Michael Foley, the author of bestselling The Age of Absurdity, wants to understand why he doesn't appear to be experiencing as much 'fun' as everyone else . . .
And so, with characteristic wit and humour, Foley sets out to understand what fun really means, examining its heritage, its cultural significance and the various activities we associate with fun. He investigates pursuits such as dancing, sex, holidays, sport, gaming and comedy, and concludes that fun is not easy, simple and fixed, as many seem to believe, but elusive, complex and constantly changing.
In fact, fun is a profoundly serious business.
His findings will invigorate you with insights, quite possibly help you to understand why the post-post-modern is actually the pre-pre-modern and, at the very least, make you laugh at life.
‘This book is such a wondrous kaleidoscope of rage, based on such a deep reading of all the sources, that I shall be searching out his other works to read forthwith. The man is a marvel.’ Daily Mail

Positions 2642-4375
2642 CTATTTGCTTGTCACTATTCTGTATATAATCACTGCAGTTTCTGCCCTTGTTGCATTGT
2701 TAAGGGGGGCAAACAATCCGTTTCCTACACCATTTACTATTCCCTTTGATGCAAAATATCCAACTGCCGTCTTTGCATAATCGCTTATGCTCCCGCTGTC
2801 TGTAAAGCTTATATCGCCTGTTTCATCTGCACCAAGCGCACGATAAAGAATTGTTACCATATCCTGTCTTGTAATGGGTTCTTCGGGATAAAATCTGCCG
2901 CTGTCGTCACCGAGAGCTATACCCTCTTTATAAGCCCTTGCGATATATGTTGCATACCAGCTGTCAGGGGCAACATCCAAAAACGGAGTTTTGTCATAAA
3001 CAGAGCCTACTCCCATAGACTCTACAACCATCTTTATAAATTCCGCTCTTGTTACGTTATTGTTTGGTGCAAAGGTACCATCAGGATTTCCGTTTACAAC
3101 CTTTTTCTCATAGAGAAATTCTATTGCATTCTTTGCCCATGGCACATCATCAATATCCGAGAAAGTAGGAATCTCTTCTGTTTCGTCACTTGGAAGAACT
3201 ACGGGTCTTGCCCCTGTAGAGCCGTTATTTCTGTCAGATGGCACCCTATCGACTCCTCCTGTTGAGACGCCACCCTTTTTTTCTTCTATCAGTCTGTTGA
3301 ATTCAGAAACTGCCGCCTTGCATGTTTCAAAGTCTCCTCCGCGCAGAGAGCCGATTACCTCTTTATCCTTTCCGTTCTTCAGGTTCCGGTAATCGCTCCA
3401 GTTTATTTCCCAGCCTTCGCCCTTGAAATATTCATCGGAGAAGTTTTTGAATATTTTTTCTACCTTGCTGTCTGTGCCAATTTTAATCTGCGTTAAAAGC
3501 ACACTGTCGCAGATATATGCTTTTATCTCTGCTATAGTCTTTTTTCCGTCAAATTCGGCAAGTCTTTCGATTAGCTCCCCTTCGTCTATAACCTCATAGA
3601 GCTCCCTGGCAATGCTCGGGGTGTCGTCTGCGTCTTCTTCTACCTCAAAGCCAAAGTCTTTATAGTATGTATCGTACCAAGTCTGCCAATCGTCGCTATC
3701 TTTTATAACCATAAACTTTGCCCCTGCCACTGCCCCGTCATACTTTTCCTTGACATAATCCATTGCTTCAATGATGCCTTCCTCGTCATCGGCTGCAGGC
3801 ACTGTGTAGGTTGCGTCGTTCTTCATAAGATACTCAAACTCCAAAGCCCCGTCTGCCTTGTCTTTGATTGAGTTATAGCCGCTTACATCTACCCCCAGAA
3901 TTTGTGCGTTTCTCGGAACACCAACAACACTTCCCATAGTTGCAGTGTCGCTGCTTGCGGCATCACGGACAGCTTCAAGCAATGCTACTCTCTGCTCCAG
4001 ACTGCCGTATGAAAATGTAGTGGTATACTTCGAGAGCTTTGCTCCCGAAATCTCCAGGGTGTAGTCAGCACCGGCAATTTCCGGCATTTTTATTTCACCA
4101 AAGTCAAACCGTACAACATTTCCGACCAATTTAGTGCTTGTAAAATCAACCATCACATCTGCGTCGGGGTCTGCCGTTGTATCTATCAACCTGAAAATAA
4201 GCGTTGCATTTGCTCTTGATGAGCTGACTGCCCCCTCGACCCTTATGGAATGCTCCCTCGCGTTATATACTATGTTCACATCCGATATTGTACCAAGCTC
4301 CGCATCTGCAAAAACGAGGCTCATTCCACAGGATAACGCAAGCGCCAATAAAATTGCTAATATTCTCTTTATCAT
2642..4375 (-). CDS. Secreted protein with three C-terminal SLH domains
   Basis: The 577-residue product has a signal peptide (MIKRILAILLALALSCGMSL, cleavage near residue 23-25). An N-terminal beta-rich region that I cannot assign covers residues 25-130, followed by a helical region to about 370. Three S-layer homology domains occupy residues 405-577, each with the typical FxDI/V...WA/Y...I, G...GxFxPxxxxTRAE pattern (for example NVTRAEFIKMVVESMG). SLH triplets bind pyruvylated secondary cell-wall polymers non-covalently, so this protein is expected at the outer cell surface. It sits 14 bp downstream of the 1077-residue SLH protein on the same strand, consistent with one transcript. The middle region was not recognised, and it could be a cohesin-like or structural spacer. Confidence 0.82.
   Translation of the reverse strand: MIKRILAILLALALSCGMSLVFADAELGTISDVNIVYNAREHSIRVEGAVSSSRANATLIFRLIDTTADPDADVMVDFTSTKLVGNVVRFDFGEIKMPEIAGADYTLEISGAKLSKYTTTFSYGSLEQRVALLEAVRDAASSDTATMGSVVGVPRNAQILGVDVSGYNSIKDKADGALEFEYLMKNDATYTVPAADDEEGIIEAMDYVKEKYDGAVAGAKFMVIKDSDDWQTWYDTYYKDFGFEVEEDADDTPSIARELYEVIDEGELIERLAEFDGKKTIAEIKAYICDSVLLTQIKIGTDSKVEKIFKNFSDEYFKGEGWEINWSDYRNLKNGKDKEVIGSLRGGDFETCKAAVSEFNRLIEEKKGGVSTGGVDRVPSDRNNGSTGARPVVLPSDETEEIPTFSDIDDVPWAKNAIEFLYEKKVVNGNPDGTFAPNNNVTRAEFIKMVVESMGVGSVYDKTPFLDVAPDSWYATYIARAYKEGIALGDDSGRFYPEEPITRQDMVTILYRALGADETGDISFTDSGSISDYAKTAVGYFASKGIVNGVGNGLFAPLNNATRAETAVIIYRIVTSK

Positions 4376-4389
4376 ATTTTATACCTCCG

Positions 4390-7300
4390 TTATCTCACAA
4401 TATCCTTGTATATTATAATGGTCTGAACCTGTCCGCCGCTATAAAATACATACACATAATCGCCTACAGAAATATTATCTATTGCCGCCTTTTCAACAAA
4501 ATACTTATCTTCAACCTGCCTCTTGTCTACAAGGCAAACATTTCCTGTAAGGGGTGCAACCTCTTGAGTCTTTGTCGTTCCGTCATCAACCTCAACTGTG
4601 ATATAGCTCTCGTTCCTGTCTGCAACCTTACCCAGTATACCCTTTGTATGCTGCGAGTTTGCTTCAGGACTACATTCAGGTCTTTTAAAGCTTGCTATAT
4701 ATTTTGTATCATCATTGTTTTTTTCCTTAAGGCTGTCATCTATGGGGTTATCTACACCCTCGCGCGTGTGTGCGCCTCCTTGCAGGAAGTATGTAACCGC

Michael Foley was born in Derry, Northern Ireland, but has lived most of his adult life in London, working for twenty-three years as a Lecturer in Information Technology at the University of Westminster before retiring in 2007 to concentrate on full-time writing. He has published critically-acclaimed poetry, novels and non-fiction, including The Age of Absurdity (Simon & Schuster 2010), which was a bestseller and has been translated into seven languages.
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